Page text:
Posted on June 30th, 2005 in Uncategorized | No Comments »
(Source: abc.go.com)This week's episode of "The Scholar," ABC's reality show featuring 10 high-achieving kids vying for a "full-ride" college scholarship, allowed the contestants to demonstrate creativity and teamwork. Each team was charged with writing and producing a two-minute film based on a famous literary quote.
At least this task related to what admissions officers seek. Earlier episodes, especially the one in which the kids had to organize a pep rally of sorts, seemed somewhat irrelevant. Of course, this assignment enabled host USC to brag about its famous theater arts program (like I've said, the real winner of this show is USC, which couldn't buy this amount of publicity…or maybe it did).
Anyway, the winning team's captain and two other students chosen by the "admissions committee" (see photo above) squared off in a challenge on early American history. The victor, as always, received a $50,000 scholarship from the show's runner-up winner, Wal-Mart.
So there's one spot left in the "finals," in which five contestants will battle for the grand prize.
Just curious about something. Let's say the overall winner or any of the weekly winners receives a full scholarship from his college of choice. Does he get to keep the prize money too?
Posted on June 28th, 2005 in Uncategorized | No Comments »
Is Shaquille O'Neal trading in the NBA for a career as an MBA? Not yet, but that's his long-term plan. Shaq, who recently earned his MBA from the online education giant University of Phoenix, intends to pursue business ventures once his basketball run ends.
"It's just something to have on my resume [for] when I go back into reality," he told ESPN. "Someday I might have to put down a basketball and have a regular 9-to-5 like everybody else. Sports for me has always been, you know, fairy tale life. And this [degree] is real life. This right here means more."
I wonder if he applied for financial aid.
Posted on June 24th, 2005 in Uncategorized | No Comments »
Let's be honest: Master of Fine Arts (MFA) programs in writing, which typically offer instruction in fiction and poetry, have never been considered terribly practical. Can a brief stint in graduate school really teach you how to write and master the creative process? Probably not, but that doesn't stop students from flocking to the nation's 250 MFA programs. Perhaps they're seeking inspiration and, more important, professional contacts.
For an inside look at the MFA experience, consider this diatribe from a recent dropout:
I was admitted to a prestigious program in the Northeast. On the first day of my workshop class, the instructor asked us one question. "What goals do you hope to obtain with your writing?" One by one, seated at the round table, my fellow writers spoke. "I want a big book deal." "I'm sick and tired of being poor." "When do I get my million dollars?"
I was dismayed. My experience in publishing had taught me that writing literary fiction did not lead to great financial wealth. While there are a few literary fiction writers who are rewarded with huge book deals, most are lucky if they receive a small advance and are able supplement their income teaching. The odds are extremely slim that you will get a big book deal, and if you are one of the lucky few to win that large advance, your book better sell real well, or you will be dropped by your publisher.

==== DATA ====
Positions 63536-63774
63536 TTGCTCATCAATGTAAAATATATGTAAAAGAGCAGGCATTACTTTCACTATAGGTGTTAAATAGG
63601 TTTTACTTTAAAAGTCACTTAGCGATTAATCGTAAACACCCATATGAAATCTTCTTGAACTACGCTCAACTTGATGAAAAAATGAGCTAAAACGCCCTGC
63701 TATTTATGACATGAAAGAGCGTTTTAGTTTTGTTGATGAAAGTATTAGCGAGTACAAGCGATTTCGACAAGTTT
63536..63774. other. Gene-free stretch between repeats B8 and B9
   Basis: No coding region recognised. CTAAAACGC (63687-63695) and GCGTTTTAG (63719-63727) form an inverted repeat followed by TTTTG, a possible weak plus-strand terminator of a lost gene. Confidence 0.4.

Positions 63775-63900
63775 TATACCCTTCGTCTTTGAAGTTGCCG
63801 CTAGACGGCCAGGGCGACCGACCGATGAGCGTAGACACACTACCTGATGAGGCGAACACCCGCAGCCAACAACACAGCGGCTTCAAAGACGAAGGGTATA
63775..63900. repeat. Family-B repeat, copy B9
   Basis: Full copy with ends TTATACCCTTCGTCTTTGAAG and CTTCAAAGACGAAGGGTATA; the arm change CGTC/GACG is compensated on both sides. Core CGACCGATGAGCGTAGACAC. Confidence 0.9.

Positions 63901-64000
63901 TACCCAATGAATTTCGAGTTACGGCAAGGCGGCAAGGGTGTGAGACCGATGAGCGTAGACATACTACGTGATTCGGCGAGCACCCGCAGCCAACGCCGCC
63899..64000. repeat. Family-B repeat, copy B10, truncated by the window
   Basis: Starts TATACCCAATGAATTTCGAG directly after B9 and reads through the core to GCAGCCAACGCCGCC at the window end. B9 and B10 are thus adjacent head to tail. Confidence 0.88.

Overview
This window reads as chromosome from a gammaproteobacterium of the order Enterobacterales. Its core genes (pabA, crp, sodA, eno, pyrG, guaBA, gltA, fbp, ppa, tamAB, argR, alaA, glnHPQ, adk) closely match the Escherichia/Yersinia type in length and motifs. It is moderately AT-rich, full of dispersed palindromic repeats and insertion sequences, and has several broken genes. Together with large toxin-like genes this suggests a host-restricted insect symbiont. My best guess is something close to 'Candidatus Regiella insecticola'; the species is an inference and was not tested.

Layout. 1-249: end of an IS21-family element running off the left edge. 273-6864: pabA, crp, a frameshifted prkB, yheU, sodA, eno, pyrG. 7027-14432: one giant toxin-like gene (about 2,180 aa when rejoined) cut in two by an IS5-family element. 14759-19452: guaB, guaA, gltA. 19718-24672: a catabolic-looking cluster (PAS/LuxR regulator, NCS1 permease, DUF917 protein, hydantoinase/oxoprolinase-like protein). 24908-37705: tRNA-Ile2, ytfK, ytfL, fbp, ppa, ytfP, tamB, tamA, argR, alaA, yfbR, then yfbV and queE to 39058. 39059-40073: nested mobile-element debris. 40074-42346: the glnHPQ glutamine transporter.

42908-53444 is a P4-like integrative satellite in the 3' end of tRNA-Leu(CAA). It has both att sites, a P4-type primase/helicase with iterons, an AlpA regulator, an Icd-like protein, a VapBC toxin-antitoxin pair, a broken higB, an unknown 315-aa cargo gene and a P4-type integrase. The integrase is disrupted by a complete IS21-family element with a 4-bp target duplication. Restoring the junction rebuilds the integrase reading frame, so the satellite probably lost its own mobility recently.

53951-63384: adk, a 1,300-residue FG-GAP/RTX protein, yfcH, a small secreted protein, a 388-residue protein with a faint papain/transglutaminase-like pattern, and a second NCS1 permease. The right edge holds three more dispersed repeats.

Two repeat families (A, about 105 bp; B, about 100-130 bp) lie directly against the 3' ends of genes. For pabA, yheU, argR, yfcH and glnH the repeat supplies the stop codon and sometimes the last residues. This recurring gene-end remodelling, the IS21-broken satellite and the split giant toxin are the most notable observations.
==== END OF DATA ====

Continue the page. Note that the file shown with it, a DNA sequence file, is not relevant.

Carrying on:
In addition to being disheartened by my fellow writers' "show me the money" attitude, over time it became increasingly clear to me that the core of the MFA experience, the workshop, was distorting the creative process.You can read more here, and see what others have to say about their MFA experiences here.
Posted on June 22nd, 2005 in Uncategorized | No Comments »
(Source: usnews.com)U.S. News and World Report has become famous (infamous?) for its annual college and graduate school rankings. But aside from the statistical evaluations of institutions and programs, the magazine also offers advice on choosing schools and navigating the admissions maze.
On its website, U.S. News features a five-step process to college admissions that helps students prepare while in high school, search for the "right" institution, create a solid application, find money and hit the ground running as they enter college.
Definitely worth a look.
Posted on June 21st, 2005 in Uncategorized | No Comments »
(Source: abc.go.com)Last night's episode of "The Scholar" saw the kids learning about community service. Each team received a $500 Wal-Mart (i.e., "The Sponsor") allowance to outfit and refurbish two centers for disadvantaged youth. The winners demonstrated leadership skills, teamwork and ingenuity. Of course, the real winners were the youth (sniffle).
The winning team's Captain faced off against two opponents picked by the scholarship committee, that august tribunal of humorless droids. This time, the topic was African geography. The three girls did well, answering several questions. In the end, only one would survive, earn a "guaranteed" $50,000 scholarship (again, courtesy of "The Sponsor"), and rescue her dreams from the scrapheap of wistful hope.
Can't wait for next week's episode.
Posted on June 16th, 2005 in Uncategorized | No Comments »
Here's some bad news for students still lingering on a college's wait-list. Most elite schools are reporting that they'll be admitting fewer students from the list; in many cases, that means none at all.
Consider this from a Wall Street Journal article:
The months of May and June are the time when colleges nail down their incoming freshman classes by filling any empty seats with students they neither admitted nor rejected, but put on hold. This year, amid a record flood of applications at some schools, admissions officers added slots in their freshman classes and extended more acceptances and wait-list offers than the year before, offering hope to an unusually large number of students.